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Tonya Papanikolas ReportingA Utah man is trying to get back to his family after being deported to Mexico. Now he'll have a chance to present his case to the U.S. Supreme Court.
Every week, Rita Fernandez uses phone cards to call her husband in Mexico. The two write letters and send Valentine cards. But it's not enough.
Rita Fernandez, Husband Deported to Mexico: "It's like if he's dead. I don't see him, but I have communication on the telephone with him."
Humberto Fernandez-Vargas was arrested two years ago for being an illegal immigrant. He'd been living in the U.S. since he was 13 and was deported numerous times in the 70s and 80s, but always came back across the border. Then he met his wife, a U.S. citizen living in Ogden. They eventually had a son and got married.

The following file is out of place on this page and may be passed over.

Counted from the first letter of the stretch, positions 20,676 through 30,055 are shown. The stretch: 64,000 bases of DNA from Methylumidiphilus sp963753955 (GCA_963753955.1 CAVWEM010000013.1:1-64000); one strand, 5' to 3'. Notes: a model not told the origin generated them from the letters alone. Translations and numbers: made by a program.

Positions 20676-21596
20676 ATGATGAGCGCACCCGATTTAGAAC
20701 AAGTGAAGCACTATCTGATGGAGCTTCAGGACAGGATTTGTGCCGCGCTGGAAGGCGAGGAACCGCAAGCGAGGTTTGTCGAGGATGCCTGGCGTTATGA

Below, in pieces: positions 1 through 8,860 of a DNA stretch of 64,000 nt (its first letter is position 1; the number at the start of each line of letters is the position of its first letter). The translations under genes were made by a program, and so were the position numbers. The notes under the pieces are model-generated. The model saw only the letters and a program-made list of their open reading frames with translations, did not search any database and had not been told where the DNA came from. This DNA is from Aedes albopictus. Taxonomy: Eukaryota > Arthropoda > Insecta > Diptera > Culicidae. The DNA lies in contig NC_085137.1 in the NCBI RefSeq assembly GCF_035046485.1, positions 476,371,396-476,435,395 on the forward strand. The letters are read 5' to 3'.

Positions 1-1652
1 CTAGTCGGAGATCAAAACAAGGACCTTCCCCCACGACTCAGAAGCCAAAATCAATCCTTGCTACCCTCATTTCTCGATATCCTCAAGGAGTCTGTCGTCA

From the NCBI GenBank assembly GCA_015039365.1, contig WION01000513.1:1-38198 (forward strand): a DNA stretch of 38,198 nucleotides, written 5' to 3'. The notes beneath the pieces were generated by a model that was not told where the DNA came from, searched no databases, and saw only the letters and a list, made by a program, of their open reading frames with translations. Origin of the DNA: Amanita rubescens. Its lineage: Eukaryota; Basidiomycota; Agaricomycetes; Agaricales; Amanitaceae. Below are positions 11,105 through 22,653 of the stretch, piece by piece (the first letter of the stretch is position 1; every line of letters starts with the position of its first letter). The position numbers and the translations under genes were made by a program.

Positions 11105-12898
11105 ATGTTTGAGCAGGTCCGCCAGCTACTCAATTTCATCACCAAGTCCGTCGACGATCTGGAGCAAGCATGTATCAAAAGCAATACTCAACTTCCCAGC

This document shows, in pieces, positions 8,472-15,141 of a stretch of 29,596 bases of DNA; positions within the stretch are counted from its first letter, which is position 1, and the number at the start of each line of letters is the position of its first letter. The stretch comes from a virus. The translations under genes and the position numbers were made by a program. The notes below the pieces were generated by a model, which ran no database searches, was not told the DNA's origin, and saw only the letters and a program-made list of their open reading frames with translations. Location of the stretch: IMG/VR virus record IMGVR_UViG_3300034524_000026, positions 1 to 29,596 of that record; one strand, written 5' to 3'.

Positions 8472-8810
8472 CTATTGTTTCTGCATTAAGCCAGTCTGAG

Rita Fernandez: "He cares about his son. He loves his boy to death."
Vargas seemingly had all the credentials to get a green card, but when he went to apply for permanent residency, he was arrested.
Christopher Keen, Vargas' Immigration Attorney: "He was trying to do things the right way, no criminal record, owned his own business."
Vargas was arrested based on a 1996 law that says if an immigrant has been deported before, he doesn't have the right to immigration benefits. But his attorney says the law should not be retroactive. Plus, each state views the law and benefits it allows differently.
Christopher Keen: "If Bert Fernandez had applied in California, he would have a green card right now."
Now the Supreme Court has agreed to hear what could become a landmark case.
Rita Fernandez: "I have hope and faith that we'll get what we're asking for."
Rita hopes her beloved husband will get to come back to the country he calls home. If not, she says she'll have to move to Mexico. Rita Fernandez has had to get a job and sell her furniture to make ends meet while her husband is gone.
His case will be presented in December, oral arguments should happen by the spring, and Fernandez hopes to have a decision one way or another by next fall.